Those targeting the charitable sector could very well be advanced ‘cybergangs’ but unfortunately they could also be small time individuals, operating from anywhere on the globe (making them much harder to track down after the fact).

This is why prevention has to be key.

 

The technical skills needed to commit a cyber-offence aren’t anywhere near what they used to be, with multiple tools available to make the job even easier, all available through criminal forums on the Dark Web.

These forums even offer out their services and tools under something known as Crimeware-As-A-Service with specific advice on how to target NonProfits.

Whoever attacks you though will have one thing in common with all other cybercriminals… they’ll be motivated by financial gain.

How they get that though will vary, from the outright theft of funds held by charities right through the gamut of online criminal activity to fraud, bribery and data theft.

This means, in todays day and age, the charity sector needs to be prepared for both organised gangs and individuals sat at home, in their bedrooms, possibly a continent or two away!

Types Of Cyber Attacks NonProfits Are Vulnerable To

Whilst there’s a whole host of attacks that a NonProfit may be subjected to, the ones they’re especially vulnerable to tend to be…

 

  • Ransomware & Extortion – Charities, by their very nature, have to be open and forward facing. Their entire model is predicated on people being able to contact them to either volunteer or make donations. This, however, can leave them open to extortion or Ransomware attacks.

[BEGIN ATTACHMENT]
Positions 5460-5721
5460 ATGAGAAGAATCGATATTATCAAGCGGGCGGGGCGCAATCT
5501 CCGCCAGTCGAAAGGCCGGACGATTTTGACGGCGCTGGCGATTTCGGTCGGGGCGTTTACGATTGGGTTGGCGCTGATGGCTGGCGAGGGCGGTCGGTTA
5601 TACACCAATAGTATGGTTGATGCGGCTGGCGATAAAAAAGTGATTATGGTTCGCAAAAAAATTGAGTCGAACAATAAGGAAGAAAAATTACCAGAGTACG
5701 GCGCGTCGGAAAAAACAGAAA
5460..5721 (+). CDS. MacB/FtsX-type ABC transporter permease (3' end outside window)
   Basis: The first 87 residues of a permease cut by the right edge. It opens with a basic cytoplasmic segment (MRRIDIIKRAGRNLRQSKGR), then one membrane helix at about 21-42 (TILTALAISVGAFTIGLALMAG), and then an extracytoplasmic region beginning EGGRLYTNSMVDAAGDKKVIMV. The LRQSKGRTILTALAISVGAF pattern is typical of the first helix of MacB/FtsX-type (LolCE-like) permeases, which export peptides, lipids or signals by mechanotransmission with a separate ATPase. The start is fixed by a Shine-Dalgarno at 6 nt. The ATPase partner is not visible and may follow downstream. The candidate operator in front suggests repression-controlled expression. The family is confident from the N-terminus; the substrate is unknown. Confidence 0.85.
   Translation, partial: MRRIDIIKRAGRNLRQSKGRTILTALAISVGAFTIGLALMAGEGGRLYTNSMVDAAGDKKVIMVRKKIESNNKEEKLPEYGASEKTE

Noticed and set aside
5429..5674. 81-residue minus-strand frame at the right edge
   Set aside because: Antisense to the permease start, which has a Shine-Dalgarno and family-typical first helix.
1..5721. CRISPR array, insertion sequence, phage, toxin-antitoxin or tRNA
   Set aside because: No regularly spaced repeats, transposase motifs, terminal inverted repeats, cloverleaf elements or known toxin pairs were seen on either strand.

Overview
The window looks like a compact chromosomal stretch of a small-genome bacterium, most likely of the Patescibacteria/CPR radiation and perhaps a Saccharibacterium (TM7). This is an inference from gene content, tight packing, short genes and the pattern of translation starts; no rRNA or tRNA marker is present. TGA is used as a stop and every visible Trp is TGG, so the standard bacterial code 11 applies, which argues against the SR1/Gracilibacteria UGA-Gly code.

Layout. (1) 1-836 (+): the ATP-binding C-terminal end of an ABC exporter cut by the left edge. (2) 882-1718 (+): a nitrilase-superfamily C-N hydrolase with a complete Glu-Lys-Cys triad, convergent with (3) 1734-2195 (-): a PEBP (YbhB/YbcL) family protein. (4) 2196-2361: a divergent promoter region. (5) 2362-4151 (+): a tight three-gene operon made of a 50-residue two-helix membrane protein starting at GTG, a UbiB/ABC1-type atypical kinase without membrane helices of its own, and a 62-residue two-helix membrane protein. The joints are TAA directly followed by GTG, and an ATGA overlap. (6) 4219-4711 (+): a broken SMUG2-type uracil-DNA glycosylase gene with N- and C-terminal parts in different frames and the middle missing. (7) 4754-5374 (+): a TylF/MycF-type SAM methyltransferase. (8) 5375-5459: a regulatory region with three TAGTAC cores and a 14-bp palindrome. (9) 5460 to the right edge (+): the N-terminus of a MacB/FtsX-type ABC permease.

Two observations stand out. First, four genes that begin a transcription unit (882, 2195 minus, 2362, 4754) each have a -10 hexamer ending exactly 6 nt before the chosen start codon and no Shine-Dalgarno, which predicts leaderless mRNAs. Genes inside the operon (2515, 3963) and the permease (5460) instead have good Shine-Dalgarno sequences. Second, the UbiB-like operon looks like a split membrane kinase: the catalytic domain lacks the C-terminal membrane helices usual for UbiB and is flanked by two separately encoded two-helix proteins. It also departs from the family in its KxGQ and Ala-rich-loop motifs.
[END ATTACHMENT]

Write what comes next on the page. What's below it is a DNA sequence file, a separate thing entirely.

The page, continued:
These malware attacks normally rely on a technique called social engineering to succeed. They’ll attempt to deceive end users into clicking on malware-infested links in phishing emails or by visiting compromised websites.
    In recent years a lot of charities have been targeted directly with these attacks in an attempt to not only steal or deny access to data but to delete or change it for nefarious purposes (something they ICO take very seriously). Cybercriminals attackers may will steal this data and threaten to release it unless a payment is made (or another demand is met). Any NonProfit involved in the protection of vulnerable individuals or holding sensitive medical data in particular need to look out for these kinds of scams.
  • ·Phishing Attacks – Another common attack (that we’ve spoken of in much more depth elsewhere) aims to trick employees or volunteers that have access to a Not-For-Profits donations and funds into transferring them to a Cyber Actors account, normally by spoofing an email from the CEO or other high level staff member requesting it.
    There are multiple variations of this fraud but always remember, it only takes a second to head to someone’s office or pick up the phone to verify if an email is real.